Saturday, November 12, 2016

DC Statehood is a Bad Idea

Before we moved to lovely Danville, Kentucky, Mrs. G. and I lived in the District of Columbia.  "Statehood for DC" was a constant political refrain of local politics.

The citizens of the District just voted overwhelmingly (79%) for a plan to separate out a small federal district for the main government offices and monuments, and turn the rest into a new state of New Columbia.

I like the idea of shrinking the District of Columbia down to a federal core - Capitol and Supreme Court, White House, the mall and its adjacent offices and, in my version, across the river to include the Pentagon.

I do not think, though, that the city of Washington surrounding this core is a state.  I do believe that they should have voting representation in the House of Representatives.  But not their own senators.

SO my proposal:  the federal District of Columbia shrink to the smaller diamond I outlined above.  The rest becomes Washington City, Maryland.


Mac said...

What you propose is, I believe, the only constitutional response, other than just keeping the District the District. Certainly, that has been suggested every time this has come up for at least 50 years--the first time I lived in the DC tv, radio. and newspaper area.

It has always had two major opponents. The lesser of the two is the Democrat Party. It is not that The Democrats love the citizens of the District more than anyone else; they just want two more guaranteed Democrat senators and a guaranteed Democrat in the House. Also, once the precedent is set, why shouldn't New York City, LA, and Chicago get their "own" Senators and congresscritters? They are way bigger than DC.

But the strongest opposition comes from (drum roll, please)....the Sovereign State of Maryland. They don't want the city back.

By way of comparison, when Jay Rockefeller (D) was Governor of the State of West Virginia and Chuck Robb (D) was Governor of the Commonwealth of Virginia, the ridge-runner state was in the midst of some fiscal crisis. A reporter shouted a question to Governor Rockefeller:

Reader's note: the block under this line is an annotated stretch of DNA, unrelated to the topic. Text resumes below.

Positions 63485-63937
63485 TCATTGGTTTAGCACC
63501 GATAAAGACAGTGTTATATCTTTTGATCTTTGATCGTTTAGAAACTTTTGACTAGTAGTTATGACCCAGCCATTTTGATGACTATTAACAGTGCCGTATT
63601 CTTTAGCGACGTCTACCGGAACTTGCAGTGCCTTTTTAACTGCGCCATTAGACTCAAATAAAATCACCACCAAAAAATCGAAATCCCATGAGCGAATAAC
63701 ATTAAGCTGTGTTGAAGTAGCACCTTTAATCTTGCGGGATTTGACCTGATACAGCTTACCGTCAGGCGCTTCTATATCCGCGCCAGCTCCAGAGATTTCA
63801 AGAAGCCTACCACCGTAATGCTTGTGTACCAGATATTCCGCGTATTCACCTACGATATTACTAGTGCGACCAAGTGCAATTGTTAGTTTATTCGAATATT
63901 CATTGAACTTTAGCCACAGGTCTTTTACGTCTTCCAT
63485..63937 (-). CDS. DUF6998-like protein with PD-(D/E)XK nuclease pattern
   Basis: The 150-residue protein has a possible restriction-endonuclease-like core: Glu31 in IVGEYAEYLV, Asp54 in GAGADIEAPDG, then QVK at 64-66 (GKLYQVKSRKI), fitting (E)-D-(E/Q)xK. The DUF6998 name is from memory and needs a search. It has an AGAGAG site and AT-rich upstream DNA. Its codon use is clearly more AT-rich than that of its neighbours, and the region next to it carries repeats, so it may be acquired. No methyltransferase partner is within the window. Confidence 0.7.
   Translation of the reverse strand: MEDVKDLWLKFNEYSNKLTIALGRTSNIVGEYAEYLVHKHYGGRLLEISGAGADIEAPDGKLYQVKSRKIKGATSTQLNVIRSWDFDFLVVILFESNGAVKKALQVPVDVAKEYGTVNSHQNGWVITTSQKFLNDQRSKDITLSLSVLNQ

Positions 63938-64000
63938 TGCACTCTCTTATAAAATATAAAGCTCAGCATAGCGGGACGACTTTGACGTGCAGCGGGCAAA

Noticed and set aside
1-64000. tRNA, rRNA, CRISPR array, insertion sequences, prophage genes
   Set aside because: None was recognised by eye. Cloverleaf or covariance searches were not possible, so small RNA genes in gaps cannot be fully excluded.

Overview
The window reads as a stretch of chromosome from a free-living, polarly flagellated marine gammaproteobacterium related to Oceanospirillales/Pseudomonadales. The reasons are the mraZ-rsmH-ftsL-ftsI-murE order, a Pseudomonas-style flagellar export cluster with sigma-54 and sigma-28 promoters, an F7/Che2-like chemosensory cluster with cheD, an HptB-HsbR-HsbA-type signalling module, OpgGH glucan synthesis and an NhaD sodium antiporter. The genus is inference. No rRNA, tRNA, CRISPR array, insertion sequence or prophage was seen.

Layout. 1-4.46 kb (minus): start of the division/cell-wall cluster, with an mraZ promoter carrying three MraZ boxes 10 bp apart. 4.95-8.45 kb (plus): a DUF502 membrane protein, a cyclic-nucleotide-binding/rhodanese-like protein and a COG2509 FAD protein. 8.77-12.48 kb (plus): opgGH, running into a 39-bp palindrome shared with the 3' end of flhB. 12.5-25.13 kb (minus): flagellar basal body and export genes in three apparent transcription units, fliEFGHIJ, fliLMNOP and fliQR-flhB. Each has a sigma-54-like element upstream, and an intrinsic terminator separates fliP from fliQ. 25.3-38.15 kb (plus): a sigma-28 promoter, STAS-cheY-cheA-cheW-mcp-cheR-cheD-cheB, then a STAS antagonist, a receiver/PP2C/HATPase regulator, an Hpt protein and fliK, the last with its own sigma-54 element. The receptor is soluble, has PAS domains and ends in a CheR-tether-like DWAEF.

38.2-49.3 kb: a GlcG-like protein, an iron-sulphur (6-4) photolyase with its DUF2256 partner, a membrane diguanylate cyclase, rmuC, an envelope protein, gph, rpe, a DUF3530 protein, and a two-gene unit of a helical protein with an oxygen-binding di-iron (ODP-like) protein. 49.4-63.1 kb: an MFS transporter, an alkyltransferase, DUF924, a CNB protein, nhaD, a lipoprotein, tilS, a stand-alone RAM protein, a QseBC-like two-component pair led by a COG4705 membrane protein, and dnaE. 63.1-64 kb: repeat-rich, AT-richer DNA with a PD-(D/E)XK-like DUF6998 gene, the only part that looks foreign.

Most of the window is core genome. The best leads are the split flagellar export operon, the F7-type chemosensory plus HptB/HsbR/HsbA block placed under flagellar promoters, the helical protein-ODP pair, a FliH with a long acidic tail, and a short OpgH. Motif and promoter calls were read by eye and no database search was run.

REPORTER: What are you going to do to solve the problem?

GOVERNOR: Well, you know, the Attorney General and I have discussed this and we think it is Chuck Robb's problem.


GOVERNOR: The Constitution clearly provides that a new State cannot be formed out of an existing State without that State's consent. Because Virginia was one of the Confederate States in 1863, no one sought the consent of the Virginia Legislature. So, we think that, as part of the Commonwealth, we may just leave the solution up to Governor Robb!

(Laughter follows)

The next day the Virginia Legislature promptly passed a bill consenting to the creation of West Virginia and Governor Robb signed it that afternoon.

No State wants the added headache of a problem child.

Mac said...

Before everyone gets all hot and bothered, in a 6-3 decision, Virginia v. West Virginia, 78 U.S. 39 (1871), the Supreme Court held that the creation of West Virginia was constitutional. I'm sure that when Jay Rockefellergave thatb response, both he and Chuck Robb knew about it. Buuuuut, "This is the West (Virginia), Senator. When the truth conflicts with the legend, print the legend."